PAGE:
"Nuclear waste is presently stored in large steel tanks at both sites. Someof those tanks are leaking, so a better method of permanently disposing ofthat waste is needed," Day says.


Story Source:

The above story is based on materials provided by University Of Missouri-Rolla. Note: Materials may be edited for content and length.


Cite This Page:

University Of Missouri-Rolla. "Glass Containers May Be The Answer For Nuclear Waste Disposal, Researcher Says." ScienceDaily. ScienceDaily, 10 December 1997. <www.sciencedaily.com/releases/1997/12/971210063125.htm>.
University Of Missouri-Rolla. (1997, December 10). Glass Containers May Be The Answer For Nuclear Waste Disposal, Researcher Says. ScienceDaily. Retrieved October 31, 2014 from www.sciencedaily.com/releases/1997/12/971210063125.htm
University Of Missouri-Rolla. "Glass Containers May Be The Answer For Nuclear Waste Disposal, Researcher Says." ScienceDaily. www.sciencedaily.com/releases/1997/12/971210063125.htm (accessed October 31, 2014).

Share This



More Matter & Energy News

Friday, October 31, 2014

Featured Research

from universities, journals, and other organizations


Featured Videos

from AP, Reuters, AFP, and other news services

Jaguar Land Rover Opens $800 Million Factory in Britain

Jaguar Land Rover Opens $800 Million Factory in Britain

AFP (Oct. 30, 2014) British luxury car manufacturer Jaguar Land Rover opened a $800 million engine manufacturing centre in western England, creating 1,400 jobs. Duration: 00:45 Video provided by AFP
Powered by NewsLook.com
SkyCruiser Concept Claims to Solve Problem With Flying Cars

SkyCruiser Concept Claims to Solve Problem With Flying Cars

Buzz60 (Oct. 30, 2014) A start-up company called Krossblade says its SkyCruiser concept flying car solves the problem with most flying car concepts. Mara Montalbano (@maramontalbano) explains. Video provided by Buzz60
Powered by NewsLook.com
Mind-Controlled Prosthetic Arm Restores Amputee Dexterity

Mind-Controlled Prosthetic Arm Restores Amputee Dexterity

Reuters - Innovations Video Online (Oct. 29, 2014) A Swedish amputee who became the first person to ever receive a brain controlled prosthetic arm is able to manipulate and handle delicate objects with an unprecedented level of dexterity. The device is connected directly to his bone, nerves and muscles, giving him the ability to control it with his thoughts. Matthew Stock reports. Video provided by Reuters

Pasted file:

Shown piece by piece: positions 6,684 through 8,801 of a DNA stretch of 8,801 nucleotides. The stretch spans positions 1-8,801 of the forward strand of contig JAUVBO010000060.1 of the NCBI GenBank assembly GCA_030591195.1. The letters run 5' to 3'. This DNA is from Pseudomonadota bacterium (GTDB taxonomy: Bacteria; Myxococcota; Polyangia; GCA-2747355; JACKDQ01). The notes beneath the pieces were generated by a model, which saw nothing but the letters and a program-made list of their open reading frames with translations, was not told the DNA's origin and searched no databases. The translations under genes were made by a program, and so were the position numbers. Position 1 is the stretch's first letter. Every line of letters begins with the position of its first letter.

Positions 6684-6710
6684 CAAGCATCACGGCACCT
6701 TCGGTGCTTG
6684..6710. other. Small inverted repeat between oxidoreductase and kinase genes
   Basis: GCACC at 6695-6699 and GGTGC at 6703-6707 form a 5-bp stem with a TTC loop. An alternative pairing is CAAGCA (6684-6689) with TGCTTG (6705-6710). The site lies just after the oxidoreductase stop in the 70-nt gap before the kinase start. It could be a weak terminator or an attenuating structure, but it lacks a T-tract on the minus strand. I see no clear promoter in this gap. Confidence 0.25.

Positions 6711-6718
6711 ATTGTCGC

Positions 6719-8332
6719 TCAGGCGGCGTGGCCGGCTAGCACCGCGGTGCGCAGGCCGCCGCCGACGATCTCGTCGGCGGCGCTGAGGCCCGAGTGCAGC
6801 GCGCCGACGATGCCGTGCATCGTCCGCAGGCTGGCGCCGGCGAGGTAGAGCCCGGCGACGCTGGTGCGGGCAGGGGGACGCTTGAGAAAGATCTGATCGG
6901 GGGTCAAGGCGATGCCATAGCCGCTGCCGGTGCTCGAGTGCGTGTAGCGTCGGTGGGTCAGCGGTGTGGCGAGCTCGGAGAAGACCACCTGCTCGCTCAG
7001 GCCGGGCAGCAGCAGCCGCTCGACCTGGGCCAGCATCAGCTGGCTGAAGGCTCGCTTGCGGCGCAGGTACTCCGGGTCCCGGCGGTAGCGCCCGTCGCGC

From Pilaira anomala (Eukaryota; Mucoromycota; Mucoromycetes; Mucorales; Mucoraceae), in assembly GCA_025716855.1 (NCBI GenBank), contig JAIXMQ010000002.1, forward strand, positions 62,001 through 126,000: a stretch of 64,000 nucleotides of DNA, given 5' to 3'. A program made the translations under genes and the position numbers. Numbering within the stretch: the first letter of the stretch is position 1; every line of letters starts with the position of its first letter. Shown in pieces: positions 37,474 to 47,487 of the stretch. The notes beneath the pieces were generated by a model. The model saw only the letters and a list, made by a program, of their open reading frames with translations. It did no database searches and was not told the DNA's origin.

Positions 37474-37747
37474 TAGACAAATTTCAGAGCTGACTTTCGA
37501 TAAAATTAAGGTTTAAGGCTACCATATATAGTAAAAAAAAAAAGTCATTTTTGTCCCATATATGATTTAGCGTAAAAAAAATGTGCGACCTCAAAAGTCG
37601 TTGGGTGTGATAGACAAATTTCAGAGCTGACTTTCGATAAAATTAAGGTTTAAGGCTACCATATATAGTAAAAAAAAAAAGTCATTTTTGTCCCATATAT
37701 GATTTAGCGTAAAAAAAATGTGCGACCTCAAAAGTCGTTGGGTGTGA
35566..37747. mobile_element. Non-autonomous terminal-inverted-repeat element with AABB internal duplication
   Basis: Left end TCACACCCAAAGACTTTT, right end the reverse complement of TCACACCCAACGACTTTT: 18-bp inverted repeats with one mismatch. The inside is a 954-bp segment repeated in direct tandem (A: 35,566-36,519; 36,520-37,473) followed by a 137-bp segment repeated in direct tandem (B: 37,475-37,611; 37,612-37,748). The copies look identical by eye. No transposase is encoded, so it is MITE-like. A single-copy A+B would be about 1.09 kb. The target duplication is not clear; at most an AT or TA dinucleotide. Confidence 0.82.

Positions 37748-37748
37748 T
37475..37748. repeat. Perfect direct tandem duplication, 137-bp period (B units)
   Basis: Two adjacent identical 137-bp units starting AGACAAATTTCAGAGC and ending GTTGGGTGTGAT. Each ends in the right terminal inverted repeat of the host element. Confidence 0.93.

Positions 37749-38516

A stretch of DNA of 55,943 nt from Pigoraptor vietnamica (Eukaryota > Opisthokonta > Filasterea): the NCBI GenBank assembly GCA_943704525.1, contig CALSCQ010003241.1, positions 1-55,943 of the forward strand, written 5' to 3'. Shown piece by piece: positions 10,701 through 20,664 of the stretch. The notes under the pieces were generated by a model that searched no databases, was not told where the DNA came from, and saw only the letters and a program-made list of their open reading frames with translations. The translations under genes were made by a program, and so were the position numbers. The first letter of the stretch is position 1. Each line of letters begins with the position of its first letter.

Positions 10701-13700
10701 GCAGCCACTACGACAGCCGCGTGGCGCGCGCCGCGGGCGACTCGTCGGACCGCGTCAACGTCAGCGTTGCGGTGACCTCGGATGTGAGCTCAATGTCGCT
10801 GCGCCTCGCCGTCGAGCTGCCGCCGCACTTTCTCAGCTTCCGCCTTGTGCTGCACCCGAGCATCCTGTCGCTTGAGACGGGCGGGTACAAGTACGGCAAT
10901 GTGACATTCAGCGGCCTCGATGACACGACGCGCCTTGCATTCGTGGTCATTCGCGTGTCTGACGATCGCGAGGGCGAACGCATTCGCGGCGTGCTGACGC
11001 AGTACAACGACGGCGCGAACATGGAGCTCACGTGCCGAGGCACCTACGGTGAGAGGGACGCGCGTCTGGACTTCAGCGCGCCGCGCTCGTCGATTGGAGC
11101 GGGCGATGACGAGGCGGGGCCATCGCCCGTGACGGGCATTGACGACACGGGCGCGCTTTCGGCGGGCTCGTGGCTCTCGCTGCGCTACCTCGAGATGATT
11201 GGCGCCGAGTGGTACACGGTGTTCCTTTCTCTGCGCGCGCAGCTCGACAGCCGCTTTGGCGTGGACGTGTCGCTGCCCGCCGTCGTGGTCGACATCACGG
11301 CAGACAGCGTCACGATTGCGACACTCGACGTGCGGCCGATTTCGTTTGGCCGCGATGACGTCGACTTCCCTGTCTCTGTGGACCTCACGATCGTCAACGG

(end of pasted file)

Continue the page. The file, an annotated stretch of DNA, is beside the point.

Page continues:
Powered by NewsLook.com
Robots Get Funky on the Dance Floor

Robots Get Funky on the Dance Floor

AP (Oct. 29, 2014) Dancing, spinning and fighting robots are showing off their agility at "Robocomp" in Krakow. (Oct. 29) Video provided by AP
Powered by NewsLook.com

Search ScienceDaily

Number of stories in archives: 140,361

Find with keyword(s):
Enter a keyword or phrase to search ScienceDaily for related topics and research stories.

Save/Print:
Share:

Breaking News:

Strange & Offbeat Stories


Space & Time

Matter & Energy

Computers & Math

In Other News

... from NewsDaily.com

Science News

Health News

Environment News

Technology News



Save/Print:
Share:

Free Subscriptions


Get the latest science news with ScienceDaily's free email newsletters, updated daily and weekly. Or view hourly updated newsfeeds in your RSS reader:

Get Social & Mobile


Keep up to date with the latest news from ScienceDaily via social networks and mobile apps:

Have Feedback?


Tell us what you think of ScienceDaily -- we welcome both positive and negative comments. Have any problems using the site? Questions?
Mobile: iPhone Android Web
Follow: Facebook Twitter Google+
Subscribe: RSS Feeds Email Newsletters
Latest Headlines Health & Medicine Mind & Brain Space & Time Matter & Energy Computers & Math Plants & Animals Earth & Climate Fossils & Ruins